By Michael Baadke
In a statement published Dec. 4, the United States Postal Service acknowledged the release on that day of the lengthy report from the Trump administration’s Task Force on the United States Postal System.
A news article on page 1 of the Dec. 24 Linn’s Stamp News described the report in detail.
In her comments, U.S. Postmaster General Megan J. Brennan did not address specifics of the report.
“The recommendations contained in the report should be evaluated together with legislative and regulatory reforms to address our urgent financial challenges,” Brennan said. “Reforms are necessary to enable the Postal Service to further reduce costs, grow revenue, compete more effectively, function with greater flexibility to adapt to a dynamic marketplace, and to prudently invest in our future.”
Brennan reiterated that the Postal Service’s mission is to provide prompt, reliable and efficient service to American businesses and consumers, and noted that the agency is currently contending with the busy holiday mailing season.
“While we continue to work with our stakeholders to address these important public policy matters, it’s important for our employees to focus on their day-to-day work, especially during peak season,” she said.
Two groups representing postal employees criticized the report’s recommendations.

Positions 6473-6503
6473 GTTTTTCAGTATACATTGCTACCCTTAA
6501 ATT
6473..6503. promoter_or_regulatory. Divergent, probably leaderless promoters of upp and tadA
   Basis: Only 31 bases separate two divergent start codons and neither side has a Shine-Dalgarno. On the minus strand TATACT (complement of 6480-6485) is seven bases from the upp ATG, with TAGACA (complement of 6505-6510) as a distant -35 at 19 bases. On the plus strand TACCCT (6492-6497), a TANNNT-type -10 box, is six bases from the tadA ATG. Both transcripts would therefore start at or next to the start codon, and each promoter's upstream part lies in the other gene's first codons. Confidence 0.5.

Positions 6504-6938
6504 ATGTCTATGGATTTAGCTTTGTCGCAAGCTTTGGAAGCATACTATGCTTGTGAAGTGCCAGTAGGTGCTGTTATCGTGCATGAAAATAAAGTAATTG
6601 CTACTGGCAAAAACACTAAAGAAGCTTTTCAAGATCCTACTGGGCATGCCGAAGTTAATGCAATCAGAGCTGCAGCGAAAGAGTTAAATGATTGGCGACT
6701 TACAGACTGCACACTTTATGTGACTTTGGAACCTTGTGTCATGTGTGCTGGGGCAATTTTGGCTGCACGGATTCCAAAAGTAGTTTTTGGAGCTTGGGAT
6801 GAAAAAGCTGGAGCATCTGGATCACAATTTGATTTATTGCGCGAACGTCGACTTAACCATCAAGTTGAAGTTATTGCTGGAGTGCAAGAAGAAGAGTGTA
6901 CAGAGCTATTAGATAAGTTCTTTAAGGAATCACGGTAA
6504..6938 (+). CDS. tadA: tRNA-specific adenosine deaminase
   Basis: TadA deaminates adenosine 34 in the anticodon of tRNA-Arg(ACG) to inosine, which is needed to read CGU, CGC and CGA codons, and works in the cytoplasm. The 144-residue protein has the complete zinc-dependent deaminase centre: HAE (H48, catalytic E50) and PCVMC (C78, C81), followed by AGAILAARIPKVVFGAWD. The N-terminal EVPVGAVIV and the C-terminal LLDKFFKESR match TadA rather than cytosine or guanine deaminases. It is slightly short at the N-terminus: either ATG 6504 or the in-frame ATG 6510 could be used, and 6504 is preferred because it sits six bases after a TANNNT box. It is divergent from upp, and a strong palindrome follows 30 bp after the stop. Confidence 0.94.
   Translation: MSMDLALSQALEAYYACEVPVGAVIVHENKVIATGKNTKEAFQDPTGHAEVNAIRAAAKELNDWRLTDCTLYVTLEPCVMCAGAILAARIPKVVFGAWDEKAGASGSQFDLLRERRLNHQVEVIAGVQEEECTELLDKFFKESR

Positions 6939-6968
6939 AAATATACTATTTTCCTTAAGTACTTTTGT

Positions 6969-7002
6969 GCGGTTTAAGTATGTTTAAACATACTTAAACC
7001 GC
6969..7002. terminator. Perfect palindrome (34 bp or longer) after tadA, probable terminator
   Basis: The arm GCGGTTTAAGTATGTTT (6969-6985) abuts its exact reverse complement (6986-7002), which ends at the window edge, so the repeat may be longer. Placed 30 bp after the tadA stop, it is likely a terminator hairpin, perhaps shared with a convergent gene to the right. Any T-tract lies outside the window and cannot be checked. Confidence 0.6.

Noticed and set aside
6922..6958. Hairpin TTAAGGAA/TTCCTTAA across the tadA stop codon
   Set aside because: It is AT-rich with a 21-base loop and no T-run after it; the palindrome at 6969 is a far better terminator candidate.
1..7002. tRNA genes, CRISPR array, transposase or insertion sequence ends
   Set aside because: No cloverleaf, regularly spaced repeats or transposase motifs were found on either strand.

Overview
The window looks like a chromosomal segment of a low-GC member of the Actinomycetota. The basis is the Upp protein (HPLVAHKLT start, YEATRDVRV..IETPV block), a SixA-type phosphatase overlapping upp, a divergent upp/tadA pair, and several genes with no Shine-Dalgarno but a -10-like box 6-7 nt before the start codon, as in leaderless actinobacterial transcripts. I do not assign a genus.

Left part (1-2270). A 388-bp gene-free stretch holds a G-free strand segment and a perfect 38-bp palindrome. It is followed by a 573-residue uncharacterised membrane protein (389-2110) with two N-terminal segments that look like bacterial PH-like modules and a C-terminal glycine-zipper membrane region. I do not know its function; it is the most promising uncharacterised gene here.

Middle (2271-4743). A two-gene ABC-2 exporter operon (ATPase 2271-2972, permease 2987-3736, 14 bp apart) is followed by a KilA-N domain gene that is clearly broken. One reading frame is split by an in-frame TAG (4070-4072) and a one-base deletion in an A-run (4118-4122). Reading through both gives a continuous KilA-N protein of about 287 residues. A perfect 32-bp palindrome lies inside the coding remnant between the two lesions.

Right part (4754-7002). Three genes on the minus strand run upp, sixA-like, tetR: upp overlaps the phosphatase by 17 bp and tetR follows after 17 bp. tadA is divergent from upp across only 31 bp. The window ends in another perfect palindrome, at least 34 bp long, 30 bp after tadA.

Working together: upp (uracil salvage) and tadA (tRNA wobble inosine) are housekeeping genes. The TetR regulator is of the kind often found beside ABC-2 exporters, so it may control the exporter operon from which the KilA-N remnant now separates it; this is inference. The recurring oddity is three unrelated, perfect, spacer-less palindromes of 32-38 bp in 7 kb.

The National Association of Letter Carriers said the report “launches an all-out attack on the collective bargaining rights of postal employees — calling for the revocation of the right to negotiate wages by America’s postal unions.”
Mark Dimondstein, president of the American Postal Workers Union, described the report as “poorly conceived” in a Dec. 4 statement, saying its recommendations are based on myth and misinformation.
“This report calls for slashing universal service,” Dimondstein said. “Recommendations would slow down service, reduce delivery days and privatize large portions of the public Postal Service. Most of the report’s recommendations, if implemented, would hurt business and individuals alike.”
The International Mailers’ Advisory Group discussed the report in its December newsletter, observing that some of the task force’s recommendations, if enacted, “would lead to increased package prices, which would hit not just major online retailers but small businesses and consumers as well.”
The international mailers’ group also noted that the task force’s call to relax USPS price caps could cause concern, saying that “Commercial mailers of market-dominant products have long argued that the price cap is needed to force the Postal Service to control costs.”
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